Just a few hours after votes were counted in Manitoba’s provincial election, Governor General Julie Payette granted Prime Minister Justin Trudeau’s request to dissolve parliament, paving the way for Canadians to head to the polls on Oct. 21.
Federal party candidates will have five and a half weeks to convince Canadians to give them the chance to form the next federal government.
A combined forum to hear both federal and provincial candidates in the coming elections attracted upwards of 100 constituents Oct. 21 at the Herman Prior Activity Centre.
The Portage Community Revitalization Corporation (PCRC) and Portage la Prairie & District Chamber of Commerce jointly hosted the meet the candidate forum.
Federal Green Party candidate Beverly Eert and People’s Party of Canada candidate Aaron Archer did not attend. There has not been a candidate chosen for the federal NDP Party.
The first question was from the Chamber of Commerce.
Q: In our recent history communication partnering and relationships between our federal government and their provincial partners is not working well and in some cases not at all. As a chamber, we know that great things can be accomplished when we find synergies and we’re able to work and communicate with our partners. How do you think this issue can be solved?
Ken Werbiski: I think that these issues can be solved by coming to the table with a positive attitude, with having respect for everyone when (they) come to the table and dealing with everyone with the respect that they deserve. In my profession as a nurse I know that I do not treat everyone I come into contact with whether that is patient, resident, family co-workers: anyone that I need to contact if I do not have a positive respectful relationship with them. Things don’t go well at all. When you have a difference of opinion. That shouldn’t matter even if it’s a difference in political opinion you need to respect that person and the office that they hold or for you will get nowhere. And that goes with every aspect of our lives. If you treat people with dignity and respect. That’s what you get in return. That is the first step we need to make in dealing with anyone. Whether it’s federal, provincial, municipal, person on the street, we all need to treat people equally, with dignity and respect.”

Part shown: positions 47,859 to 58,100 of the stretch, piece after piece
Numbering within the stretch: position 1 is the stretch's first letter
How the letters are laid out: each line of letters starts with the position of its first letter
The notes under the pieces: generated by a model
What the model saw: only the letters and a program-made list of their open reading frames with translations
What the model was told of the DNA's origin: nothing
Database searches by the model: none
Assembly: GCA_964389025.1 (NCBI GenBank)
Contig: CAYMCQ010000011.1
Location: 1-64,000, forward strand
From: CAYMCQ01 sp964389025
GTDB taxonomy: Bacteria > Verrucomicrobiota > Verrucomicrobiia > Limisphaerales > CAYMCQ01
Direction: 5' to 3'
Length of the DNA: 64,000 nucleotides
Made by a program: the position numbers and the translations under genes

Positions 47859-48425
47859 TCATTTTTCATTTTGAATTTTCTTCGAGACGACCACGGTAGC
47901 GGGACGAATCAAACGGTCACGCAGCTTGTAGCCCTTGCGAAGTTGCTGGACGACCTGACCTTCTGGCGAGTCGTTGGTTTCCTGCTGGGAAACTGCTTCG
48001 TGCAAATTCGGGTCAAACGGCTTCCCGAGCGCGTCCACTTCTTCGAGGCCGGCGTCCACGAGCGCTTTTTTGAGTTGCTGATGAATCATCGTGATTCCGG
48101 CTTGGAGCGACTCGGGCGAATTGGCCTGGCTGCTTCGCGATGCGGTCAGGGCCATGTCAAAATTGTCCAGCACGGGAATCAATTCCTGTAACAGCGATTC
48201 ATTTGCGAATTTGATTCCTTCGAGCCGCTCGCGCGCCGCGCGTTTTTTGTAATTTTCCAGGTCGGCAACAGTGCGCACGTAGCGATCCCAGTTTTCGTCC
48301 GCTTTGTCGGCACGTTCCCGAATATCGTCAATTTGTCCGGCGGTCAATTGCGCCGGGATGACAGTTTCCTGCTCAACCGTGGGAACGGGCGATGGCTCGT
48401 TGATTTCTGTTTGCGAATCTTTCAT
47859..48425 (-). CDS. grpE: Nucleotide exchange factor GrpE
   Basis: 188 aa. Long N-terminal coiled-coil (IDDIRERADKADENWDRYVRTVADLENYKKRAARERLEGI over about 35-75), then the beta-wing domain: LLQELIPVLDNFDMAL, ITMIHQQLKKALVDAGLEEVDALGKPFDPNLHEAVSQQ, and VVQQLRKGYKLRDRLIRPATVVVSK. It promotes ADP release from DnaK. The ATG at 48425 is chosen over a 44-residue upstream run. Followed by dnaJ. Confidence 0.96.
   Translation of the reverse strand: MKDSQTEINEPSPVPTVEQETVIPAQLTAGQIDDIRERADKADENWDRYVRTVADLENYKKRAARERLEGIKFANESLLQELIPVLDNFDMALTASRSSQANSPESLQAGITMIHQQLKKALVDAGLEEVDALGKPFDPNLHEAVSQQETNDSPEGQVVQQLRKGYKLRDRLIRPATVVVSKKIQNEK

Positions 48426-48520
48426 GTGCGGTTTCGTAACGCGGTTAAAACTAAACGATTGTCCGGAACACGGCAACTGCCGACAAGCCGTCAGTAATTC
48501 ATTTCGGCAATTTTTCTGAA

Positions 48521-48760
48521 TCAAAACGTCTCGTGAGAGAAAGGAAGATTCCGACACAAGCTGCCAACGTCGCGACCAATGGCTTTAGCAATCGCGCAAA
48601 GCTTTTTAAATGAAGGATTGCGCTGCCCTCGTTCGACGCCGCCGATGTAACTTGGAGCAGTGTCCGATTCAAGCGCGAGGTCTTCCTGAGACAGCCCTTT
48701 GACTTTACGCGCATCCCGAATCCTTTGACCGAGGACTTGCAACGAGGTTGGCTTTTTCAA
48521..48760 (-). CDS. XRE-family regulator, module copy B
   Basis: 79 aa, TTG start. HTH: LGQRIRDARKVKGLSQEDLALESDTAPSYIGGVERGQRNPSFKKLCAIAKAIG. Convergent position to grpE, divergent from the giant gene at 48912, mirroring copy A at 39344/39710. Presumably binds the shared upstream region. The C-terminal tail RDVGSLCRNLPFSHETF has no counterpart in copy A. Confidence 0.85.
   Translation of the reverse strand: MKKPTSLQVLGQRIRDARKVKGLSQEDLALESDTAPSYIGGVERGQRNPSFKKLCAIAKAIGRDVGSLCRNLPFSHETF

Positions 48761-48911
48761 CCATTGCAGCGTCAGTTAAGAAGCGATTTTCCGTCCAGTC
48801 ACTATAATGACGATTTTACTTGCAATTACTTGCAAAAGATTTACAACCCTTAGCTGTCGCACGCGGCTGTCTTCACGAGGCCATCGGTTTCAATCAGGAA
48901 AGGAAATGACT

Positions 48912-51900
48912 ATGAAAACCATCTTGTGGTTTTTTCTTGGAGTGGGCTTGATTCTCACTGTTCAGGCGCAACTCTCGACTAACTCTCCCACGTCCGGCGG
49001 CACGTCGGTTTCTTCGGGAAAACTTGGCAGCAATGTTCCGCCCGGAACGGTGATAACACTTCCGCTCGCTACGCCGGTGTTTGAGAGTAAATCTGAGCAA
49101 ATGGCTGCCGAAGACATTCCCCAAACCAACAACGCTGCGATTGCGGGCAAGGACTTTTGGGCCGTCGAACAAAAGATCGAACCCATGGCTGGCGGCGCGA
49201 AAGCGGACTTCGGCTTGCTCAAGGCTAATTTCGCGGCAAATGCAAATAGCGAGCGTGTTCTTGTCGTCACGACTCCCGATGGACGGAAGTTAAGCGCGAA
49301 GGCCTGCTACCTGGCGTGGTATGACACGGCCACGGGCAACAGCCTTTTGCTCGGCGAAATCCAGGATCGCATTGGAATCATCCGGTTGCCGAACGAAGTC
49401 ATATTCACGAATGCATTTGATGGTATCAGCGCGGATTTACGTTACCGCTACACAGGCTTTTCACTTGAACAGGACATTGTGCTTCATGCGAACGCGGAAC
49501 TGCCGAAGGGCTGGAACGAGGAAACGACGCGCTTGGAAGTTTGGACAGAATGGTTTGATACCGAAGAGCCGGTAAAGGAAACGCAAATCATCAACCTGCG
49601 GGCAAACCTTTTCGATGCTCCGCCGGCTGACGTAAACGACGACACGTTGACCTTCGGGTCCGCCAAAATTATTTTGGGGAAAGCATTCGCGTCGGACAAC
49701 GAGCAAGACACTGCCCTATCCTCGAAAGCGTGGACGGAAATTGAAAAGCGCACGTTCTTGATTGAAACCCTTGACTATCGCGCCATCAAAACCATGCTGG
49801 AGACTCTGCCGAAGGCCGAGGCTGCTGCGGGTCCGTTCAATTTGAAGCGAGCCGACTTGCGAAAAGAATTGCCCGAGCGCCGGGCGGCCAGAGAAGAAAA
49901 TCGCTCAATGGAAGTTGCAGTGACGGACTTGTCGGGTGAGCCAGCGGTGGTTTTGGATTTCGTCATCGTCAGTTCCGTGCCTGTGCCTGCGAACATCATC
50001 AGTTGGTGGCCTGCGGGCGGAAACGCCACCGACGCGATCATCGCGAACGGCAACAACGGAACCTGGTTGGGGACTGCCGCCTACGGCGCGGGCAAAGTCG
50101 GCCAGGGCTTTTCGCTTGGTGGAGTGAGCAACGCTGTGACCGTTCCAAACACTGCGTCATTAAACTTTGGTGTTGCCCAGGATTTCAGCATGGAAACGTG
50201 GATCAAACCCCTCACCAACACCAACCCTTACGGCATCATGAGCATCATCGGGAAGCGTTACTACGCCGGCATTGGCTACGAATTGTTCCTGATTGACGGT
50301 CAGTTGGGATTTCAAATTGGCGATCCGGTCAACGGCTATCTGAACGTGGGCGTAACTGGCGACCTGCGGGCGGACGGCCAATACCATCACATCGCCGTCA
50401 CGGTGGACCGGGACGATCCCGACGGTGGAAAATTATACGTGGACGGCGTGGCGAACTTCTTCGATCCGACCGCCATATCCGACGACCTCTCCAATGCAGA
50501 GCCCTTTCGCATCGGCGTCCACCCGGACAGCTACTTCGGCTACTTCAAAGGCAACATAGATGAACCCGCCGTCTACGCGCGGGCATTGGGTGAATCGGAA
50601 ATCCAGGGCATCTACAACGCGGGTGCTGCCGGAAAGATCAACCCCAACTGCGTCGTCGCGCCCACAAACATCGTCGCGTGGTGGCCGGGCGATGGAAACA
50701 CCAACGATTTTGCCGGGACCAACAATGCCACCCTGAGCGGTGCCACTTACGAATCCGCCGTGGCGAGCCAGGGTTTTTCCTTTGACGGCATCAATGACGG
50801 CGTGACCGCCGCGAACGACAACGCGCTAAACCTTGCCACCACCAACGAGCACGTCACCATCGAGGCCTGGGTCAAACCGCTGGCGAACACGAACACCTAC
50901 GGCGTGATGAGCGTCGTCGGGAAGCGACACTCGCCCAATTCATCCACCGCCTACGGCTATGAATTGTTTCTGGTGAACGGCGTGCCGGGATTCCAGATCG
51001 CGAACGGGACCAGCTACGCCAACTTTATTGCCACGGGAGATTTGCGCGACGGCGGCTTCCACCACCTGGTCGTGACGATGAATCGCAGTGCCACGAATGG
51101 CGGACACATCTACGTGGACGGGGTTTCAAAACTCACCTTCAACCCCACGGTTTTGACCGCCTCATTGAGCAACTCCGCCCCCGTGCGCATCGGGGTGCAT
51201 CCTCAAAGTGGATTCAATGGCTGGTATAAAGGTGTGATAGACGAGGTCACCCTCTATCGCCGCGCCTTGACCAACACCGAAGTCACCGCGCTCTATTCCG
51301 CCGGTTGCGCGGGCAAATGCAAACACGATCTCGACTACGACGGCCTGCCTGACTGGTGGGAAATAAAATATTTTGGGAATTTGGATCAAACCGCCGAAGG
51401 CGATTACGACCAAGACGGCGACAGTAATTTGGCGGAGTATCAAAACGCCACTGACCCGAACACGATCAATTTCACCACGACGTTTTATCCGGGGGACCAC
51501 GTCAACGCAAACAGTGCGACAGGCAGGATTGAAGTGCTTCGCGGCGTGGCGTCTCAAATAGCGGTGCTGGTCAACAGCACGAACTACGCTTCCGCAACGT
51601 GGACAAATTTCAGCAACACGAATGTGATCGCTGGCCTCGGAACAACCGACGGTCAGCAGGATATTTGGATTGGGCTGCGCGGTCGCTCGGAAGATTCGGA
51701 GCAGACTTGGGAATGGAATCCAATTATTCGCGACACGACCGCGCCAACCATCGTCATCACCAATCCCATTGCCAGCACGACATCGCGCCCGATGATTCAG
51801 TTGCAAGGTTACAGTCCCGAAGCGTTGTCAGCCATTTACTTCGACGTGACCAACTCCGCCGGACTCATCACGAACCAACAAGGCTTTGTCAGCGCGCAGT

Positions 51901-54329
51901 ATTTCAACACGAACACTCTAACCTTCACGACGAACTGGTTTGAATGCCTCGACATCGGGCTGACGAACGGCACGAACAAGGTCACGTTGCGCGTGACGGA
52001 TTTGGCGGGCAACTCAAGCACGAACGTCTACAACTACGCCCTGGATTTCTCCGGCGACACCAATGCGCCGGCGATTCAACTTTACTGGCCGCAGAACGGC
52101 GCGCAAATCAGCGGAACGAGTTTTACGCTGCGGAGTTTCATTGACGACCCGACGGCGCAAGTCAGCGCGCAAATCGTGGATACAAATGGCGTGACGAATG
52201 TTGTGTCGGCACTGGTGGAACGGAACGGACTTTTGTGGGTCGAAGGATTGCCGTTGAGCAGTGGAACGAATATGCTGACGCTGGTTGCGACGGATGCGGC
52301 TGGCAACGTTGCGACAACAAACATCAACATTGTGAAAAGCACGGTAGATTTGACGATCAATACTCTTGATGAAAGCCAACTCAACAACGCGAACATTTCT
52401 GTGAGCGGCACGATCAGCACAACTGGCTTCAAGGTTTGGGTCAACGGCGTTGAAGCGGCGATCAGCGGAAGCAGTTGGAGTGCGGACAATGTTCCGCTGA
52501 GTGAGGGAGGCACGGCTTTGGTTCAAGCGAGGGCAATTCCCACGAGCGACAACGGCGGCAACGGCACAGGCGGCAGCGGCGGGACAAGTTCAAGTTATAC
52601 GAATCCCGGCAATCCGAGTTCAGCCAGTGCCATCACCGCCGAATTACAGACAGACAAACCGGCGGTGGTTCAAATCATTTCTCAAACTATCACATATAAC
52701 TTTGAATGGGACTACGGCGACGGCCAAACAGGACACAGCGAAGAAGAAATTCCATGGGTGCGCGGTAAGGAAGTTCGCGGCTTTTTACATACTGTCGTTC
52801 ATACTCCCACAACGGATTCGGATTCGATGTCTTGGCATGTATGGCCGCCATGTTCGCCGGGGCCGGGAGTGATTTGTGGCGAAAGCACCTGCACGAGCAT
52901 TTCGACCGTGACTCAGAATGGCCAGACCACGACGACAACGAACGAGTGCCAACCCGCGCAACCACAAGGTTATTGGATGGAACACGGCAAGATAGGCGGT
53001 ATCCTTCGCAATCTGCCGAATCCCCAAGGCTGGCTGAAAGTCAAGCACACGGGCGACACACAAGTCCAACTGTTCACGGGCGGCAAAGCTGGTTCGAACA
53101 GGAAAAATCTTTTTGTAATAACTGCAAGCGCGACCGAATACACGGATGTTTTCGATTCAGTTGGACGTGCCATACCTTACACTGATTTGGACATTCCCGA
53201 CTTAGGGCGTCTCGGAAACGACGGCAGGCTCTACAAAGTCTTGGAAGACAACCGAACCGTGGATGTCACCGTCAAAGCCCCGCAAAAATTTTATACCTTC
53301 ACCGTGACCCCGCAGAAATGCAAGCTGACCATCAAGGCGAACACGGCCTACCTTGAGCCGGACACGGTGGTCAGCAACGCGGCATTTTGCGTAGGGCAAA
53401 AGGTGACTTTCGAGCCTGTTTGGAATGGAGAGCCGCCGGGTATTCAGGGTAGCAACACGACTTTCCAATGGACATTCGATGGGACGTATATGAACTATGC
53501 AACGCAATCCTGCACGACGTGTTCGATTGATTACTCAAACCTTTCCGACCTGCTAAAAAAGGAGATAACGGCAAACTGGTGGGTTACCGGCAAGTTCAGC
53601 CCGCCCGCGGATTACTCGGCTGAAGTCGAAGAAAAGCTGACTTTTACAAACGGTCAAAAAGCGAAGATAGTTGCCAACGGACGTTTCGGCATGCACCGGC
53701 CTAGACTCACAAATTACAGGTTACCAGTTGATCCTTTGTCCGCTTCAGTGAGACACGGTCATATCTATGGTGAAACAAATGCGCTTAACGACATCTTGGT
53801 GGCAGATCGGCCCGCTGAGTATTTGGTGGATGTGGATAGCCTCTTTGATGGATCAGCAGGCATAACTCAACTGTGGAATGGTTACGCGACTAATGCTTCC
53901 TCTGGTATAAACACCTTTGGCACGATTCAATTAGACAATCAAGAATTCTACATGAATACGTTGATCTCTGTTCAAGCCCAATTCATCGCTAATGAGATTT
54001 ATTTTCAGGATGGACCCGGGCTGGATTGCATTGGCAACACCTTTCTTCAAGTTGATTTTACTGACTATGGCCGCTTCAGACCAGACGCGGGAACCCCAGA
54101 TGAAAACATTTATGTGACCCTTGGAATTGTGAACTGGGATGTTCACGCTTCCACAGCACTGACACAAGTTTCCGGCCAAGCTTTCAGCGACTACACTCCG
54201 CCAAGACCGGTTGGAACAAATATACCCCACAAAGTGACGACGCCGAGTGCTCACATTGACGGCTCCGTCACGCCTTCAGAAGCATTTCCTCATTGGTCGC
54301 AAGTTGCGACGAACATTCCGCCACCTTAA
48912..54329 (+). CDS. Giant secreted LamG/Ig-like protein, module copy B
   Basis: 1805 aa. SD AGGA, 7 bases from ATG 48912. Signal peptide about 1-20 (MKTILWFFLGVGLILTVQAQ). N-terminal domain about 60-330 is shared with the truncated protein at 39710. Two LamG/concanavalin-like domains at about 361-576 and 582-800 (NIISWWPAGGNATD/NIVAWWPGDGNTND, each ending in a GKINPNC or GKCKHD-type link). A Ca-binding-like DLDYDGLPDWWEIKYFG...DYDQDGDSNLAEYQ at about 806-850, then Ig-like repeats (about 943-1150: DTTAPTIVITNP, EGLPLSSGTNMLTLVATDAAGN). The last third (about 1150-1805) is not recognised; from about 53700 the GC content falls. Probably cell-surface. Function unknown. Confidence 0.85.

Jerome Dondo: The first thing in negotiating as Ken said is mutual respect for both parties. And that’s one thing the provincial governments do have a role to play but I think one of the attitudes of the Liberal government of Justin Trudeau has been ‘my way or the highway’. We’ve seen it in so many different aspects. You know, from the elbow gate situation where he grabbed a member of parliament, of the Conservative party dragged them across the floor dragged him to his seat…his attitude with a pro-life candidate, a Conservative candidate, who was up for election as president of the Women’s Council and he refused to recognize her as president. There are many instances where Justin Trudeau has done that. And he plays a big part; he and his ministers play a big part in that. Like I said provincial governments also have to have that conversation.
But I think you know really the conversations are happening and we have to negotiate. We have to discuss the issues and come to solutions, come to the bargaining table with solutions as opposed to just the animosity.”
Candice Bergen: I think that we have seen over the last four years a real disconnect across the country in terms of federal-provincial relations and we’ve seen a lot of pitting one region against the other.
“When we were in government I’m really proud to say that a Conservative federal government worked very well with the provincial NDP government. Even though we disagreed on a lot of things there were things that we could talk about where we had common ground. We were able to get a lot of infrastructure money out to the province. We haven’t seen that under this current government. In fact, Manitoba has only received about one percent of all federal infrastructure money. The federal government is going into massive deficit, spending more money than anybody has and Manitoba has seen virtually none of it. When we (Conservatives) were government we were able to see almost 400 projects started in Manitoba. The Liberals have seen only 195. So there has to be a change in attitude. I believe there has to be respect but respect can’t be only in words: it has to be an action. That means not forcing policy on provinces. We need to support the provinces, support free trade amongst the provinces and allow provinces to govern in their jurisdiction.”